Why you’ll love it: If you have baseball fans in the family, you’ll want to focus on Cooperstown, home to The National Baseball Hall of Fame and Museum, where they honor some of America’s athletic heroes. You can also visit The Fenimore Art Museum, which boasts an extraordinary collection of American Indian and folk art, or step back in time at The Farmers’ Museum where American history comes to life with real-life experience on a working Farmstead. Then taste your way through over 40 specialty food products at the Fly Creek Cider Mill & Orchard, including cider that’s been made for over 150 years in a water-powered mill.
Why: As the gateway city to celebrated tourist destinations like the Amalfi Coast, Capri and Pompeii, Naples is finally getting its well-deserved time in the spotlight and intrepid travelers are flocking to the stunning southern city in droves. Naples is one of the oldest cities on the European continent and filled to the brim with intriguing cultural sights and monuments, from seaside castles and underground catacombs to show-stopping Baroque architecture and a plethora of contemporary art. It also boasts one of Italy's most cherished cuisines and is well-known as the birthplace of pizza, which you can enjoy for as little as €4 ($5), accompanied by views of the Bay of Naples and Mount Vesuvius (free). Neapolitan pizza making has just been recognized by UNESCO as part of its Intangible World Heritage list, so now is a great time to visit and enjoy its effervescent energy and fabulous cuisine.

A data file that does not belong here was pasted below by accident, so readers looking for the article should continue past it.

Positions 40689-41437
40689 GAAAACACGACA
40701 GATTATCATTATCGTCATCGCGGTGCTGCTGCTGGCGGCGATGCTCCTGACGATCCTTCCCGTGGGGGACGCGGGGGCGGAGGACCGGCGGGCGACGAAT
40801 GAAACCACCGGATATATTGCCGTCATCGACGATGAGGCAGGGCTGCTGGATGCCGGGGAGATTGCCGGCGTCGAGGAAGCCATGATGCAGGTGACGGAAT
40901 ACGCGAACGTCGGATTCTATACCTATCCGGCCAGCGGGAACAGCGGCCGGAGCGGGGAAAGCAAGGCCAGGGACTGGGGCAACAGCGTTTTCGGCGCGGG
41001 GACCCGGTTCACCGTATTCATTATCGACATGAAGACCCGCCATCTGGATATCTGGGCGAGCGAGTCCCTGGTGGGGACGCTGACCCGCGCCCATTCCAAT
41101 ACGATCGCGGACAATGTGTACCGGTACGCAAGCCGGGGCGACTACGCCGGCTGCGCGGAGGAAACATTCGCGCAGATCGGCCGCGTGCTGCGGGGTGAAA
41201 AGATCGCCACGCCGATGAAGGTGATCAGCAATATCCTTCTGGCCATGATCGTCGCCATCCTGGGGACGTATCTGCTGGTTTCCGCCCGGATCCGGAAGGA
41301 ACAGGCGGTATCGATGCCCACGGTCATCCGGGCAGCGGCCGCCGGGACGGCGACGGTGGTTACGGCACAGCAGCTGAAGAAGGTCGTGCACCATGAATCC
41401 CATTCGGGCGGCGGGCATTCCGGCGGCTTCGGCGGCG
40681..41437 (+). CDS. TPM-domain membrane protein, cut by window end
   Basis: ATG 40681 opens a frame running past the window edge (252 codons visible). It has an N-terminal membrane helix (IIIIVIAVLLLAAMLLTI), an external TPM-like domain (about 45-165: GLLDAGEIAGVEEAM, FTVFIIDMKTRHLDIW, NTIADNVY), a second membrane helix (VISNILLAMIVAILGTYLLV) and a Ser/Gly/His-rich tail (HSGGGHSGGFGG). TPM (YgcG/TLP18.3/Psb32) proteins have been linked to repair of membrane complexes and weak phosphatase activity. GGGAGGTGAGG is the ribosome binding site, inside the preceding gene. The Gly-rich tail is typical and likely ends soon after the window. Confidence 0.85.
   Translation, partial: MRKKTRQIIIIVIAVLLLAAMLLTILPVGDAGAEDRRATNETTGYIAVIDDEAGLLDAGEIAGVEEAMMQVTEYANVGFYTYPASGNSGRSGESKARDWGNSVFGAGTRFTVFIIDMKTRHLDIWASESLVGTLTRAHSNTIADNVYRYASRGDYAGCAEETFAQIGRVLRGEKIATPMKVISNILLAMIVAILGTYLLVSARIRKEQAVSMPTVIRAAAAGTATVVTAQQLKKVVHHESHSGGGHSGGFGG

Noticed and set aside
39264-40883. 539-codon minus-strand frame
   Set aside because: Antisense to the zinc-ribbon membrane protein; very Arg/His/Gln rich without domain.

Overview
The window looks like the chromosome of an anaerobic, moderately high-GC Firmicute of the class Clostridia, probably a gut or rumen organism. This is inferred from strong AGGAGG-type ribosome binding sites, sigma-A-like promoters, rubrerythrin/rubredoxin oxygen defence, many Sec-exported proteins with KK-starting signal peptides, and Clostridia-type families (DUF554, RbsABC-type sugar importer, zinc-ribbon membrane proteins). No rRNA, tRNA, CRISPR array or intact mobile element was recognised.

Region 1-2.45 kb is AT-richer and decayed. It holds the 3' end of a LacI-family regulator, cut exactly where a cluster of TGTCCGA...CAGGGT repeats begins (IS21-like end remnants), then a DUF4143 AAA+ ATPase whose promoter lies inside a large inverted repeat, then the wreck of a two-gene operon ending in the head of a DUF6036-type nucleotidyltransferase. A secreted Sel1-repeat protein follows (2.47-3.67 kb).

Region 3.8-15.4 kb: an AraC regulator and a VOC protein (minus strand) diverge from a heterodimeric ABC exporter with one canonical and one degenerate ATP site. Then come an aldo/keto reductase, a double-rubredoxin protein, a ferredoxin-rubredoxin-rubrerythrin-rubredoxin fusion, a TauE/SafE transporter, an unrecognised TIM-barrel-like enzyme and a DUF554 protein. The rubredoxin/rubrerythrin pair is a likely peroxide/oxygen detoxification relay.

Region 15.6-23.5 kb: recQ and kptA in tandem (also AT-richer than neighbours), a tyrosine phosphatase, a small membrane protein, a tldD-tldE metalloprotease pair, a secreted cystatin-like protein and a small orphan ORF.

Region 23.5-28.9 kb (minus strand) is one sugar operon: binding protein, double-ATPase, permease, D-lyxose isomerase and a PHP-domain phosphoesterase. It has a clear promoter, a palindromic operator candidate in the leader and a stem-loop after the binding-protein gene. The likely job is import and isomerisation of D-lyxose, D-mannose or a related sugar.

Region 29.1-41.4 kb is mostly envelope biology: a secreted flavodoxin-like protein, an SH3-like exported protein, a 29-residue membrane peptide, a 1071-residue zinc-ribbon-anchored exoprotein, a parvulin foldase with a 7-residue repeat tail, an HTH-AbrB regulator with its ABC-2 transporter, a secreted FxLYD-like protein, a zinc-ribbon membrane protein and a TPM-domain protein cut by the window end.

Why: Okay, you may be thinking, “Isn’t Saint Martin/Sint Maarten destroyed?” Yes, this unique Caribbean island, which is half French (Saint Martin) and half Dutch (Sint Maarten), was devastated by Hurricane Irma. But now it’s on the mend. Saint Martin’s famed Princess Juliana International Airport has been open since late October 2017. The majority of the island’s electricity has been restored, and many beaches, bars, restaurants and businesses have reopened their doors. Because tourists are still wary, many hotels have discounted rates (like Hotel Mercure for $169 night) as well as gorgeous Airbnb properties starting at $50 a night. It’s a win-win. Not only will you save money, but your money will be spent on businesses and people who really need our help.